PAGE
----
- We combined the resulting matches from each method and deleted duplicates, resulting in 373 matches.
Interestingly two Linked Jazz minted URIs representing George Moore and Robert Harris were matched to Carnegie Hall performers during the string matching process. These individuals represent lesser known jazz musicians because no URI could be identified for them from DBpedia, LC/NAF, MusicBrainz, or AllMusic. The matches of LJ mints to Carnegie Hall performers (and therefore to specific events) indicate the power and potential of linked data interlinking to increase discovery and contextual enrichment of previously siloed data. This matching also points to a benefit of string matching methods, which in this case were still able to identify matches that would have been undiscoverable using only URI matches.
Identifying Common Relationships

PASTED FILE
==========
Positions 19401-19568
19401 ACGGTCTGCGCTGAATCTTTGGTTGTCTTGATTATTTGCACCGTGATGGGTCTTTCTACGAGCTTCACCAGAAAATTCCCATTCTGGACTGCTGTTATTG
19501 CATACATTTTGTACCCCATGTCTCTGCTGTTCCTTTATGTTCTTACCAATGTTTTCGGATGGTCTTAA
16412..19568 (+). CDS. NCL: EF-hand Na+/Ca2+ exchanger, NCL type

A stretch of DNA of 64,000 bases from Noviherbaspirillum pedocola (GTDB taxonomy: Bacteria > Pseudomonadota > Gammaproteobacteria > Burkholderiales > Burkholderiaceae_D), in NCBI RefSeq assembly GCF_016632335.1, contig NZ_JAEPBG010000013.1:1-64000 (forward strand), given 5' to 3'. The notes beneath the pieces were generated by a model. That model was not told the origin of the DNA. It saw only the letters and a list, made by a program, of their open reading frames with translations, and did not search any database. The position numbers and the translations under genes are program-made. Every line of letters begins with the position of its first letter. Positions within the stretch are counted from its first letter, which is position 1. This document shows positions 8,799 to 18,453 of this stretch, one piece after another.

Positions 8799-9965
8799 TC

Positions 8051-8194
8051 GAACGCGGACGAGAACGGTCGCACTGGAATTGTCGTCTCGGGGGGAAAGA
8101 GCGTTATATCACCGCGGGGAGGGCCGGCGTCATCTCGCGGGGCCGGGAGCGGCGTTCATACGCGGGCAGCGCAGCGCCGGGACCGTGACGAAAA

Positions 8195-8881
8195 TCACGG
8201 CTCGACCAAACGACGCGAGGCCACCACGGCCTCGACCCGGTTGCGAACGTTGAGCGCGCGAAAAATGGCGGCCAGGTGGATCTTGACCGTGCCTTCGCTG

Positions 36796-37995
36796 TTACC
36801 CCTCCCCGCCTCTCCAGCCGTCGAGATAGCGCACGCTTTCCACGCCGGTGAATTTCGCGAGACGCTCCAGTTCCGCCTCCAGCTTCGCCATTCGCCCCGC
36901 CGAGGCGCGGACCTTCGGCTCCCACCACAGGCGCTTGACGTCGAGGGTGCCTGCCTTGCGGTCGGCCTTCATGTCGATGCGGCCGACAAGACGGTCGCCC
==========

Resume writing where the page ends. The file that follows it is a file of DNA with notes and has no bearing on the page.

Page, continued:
With this relatively small set of people that were common to both contexts, we turned to exploring the common relationships between people in these contexts. The Linked Jazz network is built on the ‘knows of’ relationships described above that provide the structure for the Linked Jazz Network Visualization. Using a simple Python script, we isolated each of these ‘knows of’ relationships for each person among the 373 linked people. Similarly, we identified the relationships within Carnegie Hall for the 373 people. The Carnegie Hall relationships were defined by people who performed at the same event. We can’t say definitively that they ‘played together’ because of the sub-events and multiple works that could have been performed with various musicians through a single event. However, we can say that, based on the archival record, the two people were at Carnegie Hall on the same night performing in the same event.